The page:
Best Practices. Even the term sounds like easy success, doesn’t it? What could possibly go wrong if you implement what works for other organizations in your own organization? Yes, the lure of proven strategies has a very strong appeal. But I’m going to challenge folks to stuff some beeswax in their ears when they hear the sirens sing of the temptations of best practices. Like Odysseus discovered, the song is enchanting until you realize that it leads to a grisly demise.
You may be asking whether I’m overblowing the dangers of best practices. You may have used best practices in the past and they’re working out just fine for you and your organization. To you I say “Congratulations!” and then, “Where’s your next great idea coming from?” Far from encouraging organizations to embrace their inherent uniqueness and potential greatness, best practices merely condone a smallness that’s ultimately uninspiring to your customers and employees.
Best Practices encourage the belief that there is just one true path.
Ever hear a consultant or industry peer tout best practices like they were written in stone and brought down from the mountain by Moses himself? They preach that all someone has to do is simply install these practices into their organization and they’ll score easy rewards. They’ll argue quite strongly that to ignore best practices is to needlessly “recreate the wheel” and waste valuable resources. It’s enough to make you feel like a sucker if you don’t immediately sign up to learn as many best practices as possible. But let’s be frank…the sucker turns out to be the blind adherent to the religion of best practices. Hopefully, this isn’t you.
One typical response I get from folks in favor of best practices is that you can take a practice and then blend it into your organization’s unique situation. This may be true, except how many times do organizations really put this notion to work? It’s kind of like buying an antique dresser that needs some hard work to really show off its value. You get it home but instead of immediately getting to work at stripping, sanding, and staining the piece, you leave it in the garage as a “someday” project because all of that refinishing work is time-consuming. Five years later, you donate the dresser to Goodwill in the same state in which you bought it. So much for that “valuable” purchase.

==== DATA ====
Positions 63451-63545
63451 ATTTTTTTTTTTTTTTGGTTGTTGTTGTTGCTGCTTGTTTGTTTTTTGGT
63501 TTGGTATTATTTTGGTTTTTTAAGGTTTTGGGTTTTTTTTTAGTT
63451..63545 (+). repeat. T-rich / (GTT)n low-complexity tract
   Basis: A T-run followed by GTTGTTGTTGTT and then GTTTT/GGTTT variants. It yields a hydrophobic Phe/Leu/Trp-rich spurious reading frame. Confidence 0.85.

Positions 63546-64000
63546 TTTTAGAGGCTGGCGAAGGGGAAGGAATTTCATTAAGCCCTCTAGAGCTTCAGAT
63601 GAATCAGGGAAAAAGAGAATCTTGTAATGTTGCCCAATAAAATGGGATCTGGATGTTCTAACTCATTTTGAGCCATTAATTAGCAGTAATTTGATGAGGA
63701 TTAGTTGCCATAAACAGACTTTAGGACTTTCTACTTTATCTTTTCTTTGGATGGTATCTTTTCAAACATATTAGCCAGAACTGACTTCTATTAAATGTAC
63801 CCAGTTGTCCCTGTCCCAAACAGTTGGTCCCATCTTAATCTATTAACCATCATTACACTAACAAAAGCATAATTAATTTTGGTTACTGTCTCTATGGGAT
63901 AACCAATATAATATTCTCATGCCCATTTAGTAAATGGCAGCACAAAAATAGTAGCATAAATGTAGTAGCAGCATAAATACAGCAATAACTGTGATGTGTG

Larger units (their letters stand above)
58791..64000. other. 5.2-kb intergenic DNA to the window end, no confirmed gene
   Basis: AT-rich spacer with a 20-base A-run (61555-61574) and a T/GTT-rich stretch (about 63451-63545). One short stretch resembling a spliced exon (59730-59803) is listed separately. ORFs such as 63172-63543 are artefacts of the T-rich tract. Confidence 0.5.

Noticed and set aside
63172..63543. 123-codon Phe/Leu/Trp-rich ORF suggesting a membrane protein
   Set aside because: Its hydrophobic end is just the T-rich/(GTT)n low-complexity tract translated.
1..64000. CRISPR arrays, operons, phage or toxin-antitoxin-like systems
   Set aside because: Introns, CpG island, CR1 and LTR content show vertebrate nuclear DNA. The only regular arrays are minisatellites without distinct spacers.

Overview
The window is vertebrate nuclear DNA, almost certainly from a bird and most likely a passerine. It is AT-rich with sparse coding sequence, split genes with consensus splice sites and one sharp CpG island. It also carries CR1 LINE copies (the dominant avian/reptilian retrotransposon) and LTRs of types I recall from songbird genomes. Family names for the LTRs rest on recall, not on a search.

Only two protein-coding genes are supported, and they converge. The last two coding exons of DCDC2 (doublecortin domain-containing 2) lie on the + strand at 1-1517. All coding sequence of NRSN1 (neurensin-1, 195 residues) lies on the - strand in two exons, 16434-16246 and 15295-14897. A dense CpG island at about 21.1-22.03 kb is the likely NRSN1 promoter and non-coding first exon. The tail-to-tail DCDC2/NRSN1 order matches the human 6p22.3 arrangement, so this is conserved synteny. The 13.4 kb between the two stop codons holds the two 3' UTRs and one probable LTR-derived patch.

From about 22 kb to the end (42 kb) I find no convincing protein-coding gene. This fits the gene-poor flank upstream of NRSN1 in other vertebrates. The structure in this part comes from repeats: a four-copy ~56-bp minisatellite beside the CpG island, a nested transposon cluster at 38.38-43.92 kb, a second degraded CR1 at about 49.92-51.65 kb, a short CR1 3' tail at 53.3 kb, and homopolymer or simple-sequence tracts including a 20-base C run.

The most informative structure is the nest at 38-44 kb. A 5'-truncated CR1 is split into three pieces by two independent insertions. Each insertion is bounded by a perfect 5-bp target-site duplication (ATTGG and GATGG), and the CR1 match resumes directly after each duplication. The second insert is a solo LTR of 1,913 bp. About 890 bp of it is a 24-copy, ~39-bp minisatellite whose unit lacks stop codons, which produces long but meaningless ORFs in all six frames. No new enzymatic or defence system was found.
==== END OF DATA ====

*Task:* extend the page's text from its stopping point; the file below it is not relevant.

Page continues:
Best Practices instill the notion that solutions are out there.
As someone who strongly believes that most organizations grossly underutilize the expertise and knowledge of its employees, the notion that innovative new ideas and answers to thorny problems exist out there drives me crazy. This lack of confidence in and understanding of the organization’s internal resources is a chronic failure of management. Rather than wondering what new practices a competitor is using or new ideas a leader in another industry is generating, get curious about building innovation inside your organization.
So toss away all those advertisements that want you to learn how to do things the Toyota way. Guide your consultant toward the door if they insist that their new program works for companies like Microsoft, Proctor and Gamble, and Home Depot. And for goodness sake, stop focusing so much of your time on benchmarks just so you can compare your organization to others in your industry.
Encourages mimicry and mediocrity.
Finally, since when does being the best mean being just like everyone else? When you buy into best practices, you’re accepting the notion that it’s advantageous to your long-term business health to do things like everyone else. And you’re damning your business to a legacy of ordinariness. How long do you think you’ll last with that type of mentality?
Instead, consider the hard work of being remarkable. One of my inspirations in my own attack on best practices is Jeff De Cagna. A few years ago, he wrote a great blogpost called Be Original. It’s aimed at non-profit professional associations but the core of his message applies across any organization: “True success and true greatness come from daring to do what others can’t do or won’t try.”
So, the next time someone approaches you with the benefits of best practices, ask yourself, “Do I want my organization to be replicable or remarkable?” Your answer will speak volumes about your own leadership.